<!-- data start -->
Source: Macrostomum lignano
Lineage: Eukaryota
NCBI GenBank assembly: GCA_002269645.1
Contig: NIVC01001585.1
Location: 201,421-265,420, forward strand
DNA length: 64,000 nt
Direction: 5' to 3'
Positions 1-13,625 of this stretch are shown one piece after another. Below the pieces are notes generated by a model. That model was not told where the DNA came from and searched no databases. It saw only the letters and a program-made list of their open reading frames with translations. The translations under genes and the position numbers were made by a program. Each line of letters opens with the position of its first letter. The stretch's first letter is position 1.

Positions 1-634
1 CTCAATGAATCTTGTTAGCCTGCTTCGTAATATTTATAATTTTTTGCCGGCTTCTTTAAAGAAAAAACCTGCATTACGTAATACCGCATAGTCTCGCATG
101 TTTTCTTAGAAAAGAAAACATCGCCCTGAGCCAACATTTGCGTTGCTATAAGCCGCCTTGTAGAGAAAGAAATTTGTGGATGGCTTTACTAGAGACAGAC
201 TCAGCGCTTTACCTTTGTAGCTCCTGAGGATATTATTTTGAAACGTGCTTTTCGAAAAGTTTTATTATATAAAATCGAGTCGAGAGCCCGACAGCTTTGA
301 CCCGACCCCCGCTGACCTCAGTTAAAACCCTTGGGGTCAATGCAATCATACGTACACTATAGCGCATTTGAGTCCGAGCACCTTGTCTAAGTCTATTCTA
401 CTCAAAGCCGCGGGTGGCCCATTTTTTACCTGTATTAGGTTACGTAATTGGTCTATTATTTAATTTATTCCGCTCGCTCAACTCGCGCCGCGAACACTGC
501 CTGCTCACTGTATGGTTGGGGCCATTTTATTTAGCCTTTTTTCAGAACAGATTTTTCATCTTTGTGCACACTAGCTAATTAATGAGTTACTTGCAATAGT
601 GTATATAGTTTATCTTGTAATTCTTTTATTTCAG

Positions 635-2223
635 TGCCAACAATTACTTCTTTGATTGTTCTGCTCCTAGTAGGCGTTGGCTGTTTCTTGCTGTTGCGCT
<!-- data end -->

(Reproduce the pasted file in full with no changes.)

Source: Macrostomum lignano
Lineage: Eukaryota
NCBI GenBank assembly: GCA_002269645.1
Contig: NIVC01001585.1
Location: 201,421-265,420, forward strand
DNA length: 64,000 nt
Direction: 5' to 3'
Positions 1-13,625 of this stretch are shown one piece after another. Below the pieces are notes generated by a model. That model was not told where the DNA came from and searched no databases. It saw only the letters and a program-made list of their open reading frames with translations. The translations under genes and the position numbers were made by a program. Each line of letters opens with the position of its first letter. The stretch's first letter is position 1.

Positions 1-634
1 CTCAATGAATCTTGTTAGCCTGCTTCGTAATATTTATAATTTTTTGCCGGCTTCTTTAAAGAAAAAACCTGCATTACGTAATACCGCATAGTCTCGCATG
101 TTTTCTTAGAAAAGAAAACATCGCCCTGAGCCAACATTTGCGTTGCTATAAGCCGCCTTGTAGAGAAAGAAATTTGTGGATGGCTTTACTAGAGACAGAC
201 TCAGCGCTTTACCTTTGTAGCTCCTGAGGATATTATTTTGAAACGTGCTTTTCGAAAAGTTTTATTATATAAAATCGAGTCGAGAGCCCGACAGCTTTGA
301 CCCGACCCCCGCTGACCTCAGTTAAAACCCTTGGGGTCAATGCAATCATACGTACACTATAGCGCATTTGAGTCCGAGCACCTTGTCTAAGTCTATTCTA
401 CTCAAAGCCGCGGGTGGCCCATTTTTTACCTGTATTAGGTTACGTAATTGGTCTATTATTTAATTTATTCCGCTCGCTCAACTCGCGCCGCGAACACTGC
501 CTGCTCACTGTATGGTTGGGGCCATTTTATTTAGCCTTTTTTCAGAACAGATTTTTCATCTTTGTGCACACTAGCTAATTAATGAGTTACTTGCAATAGT
601 GTATATAGTTTATCTTGTAATTCTTTTATTTCAG

Positions 635-2223
635 TGCCAACAATTACTTCTTTGATTGTTCTGCTCCTAGTAGGCGTTGGCTGTTTCTTGCTGTTGCGCT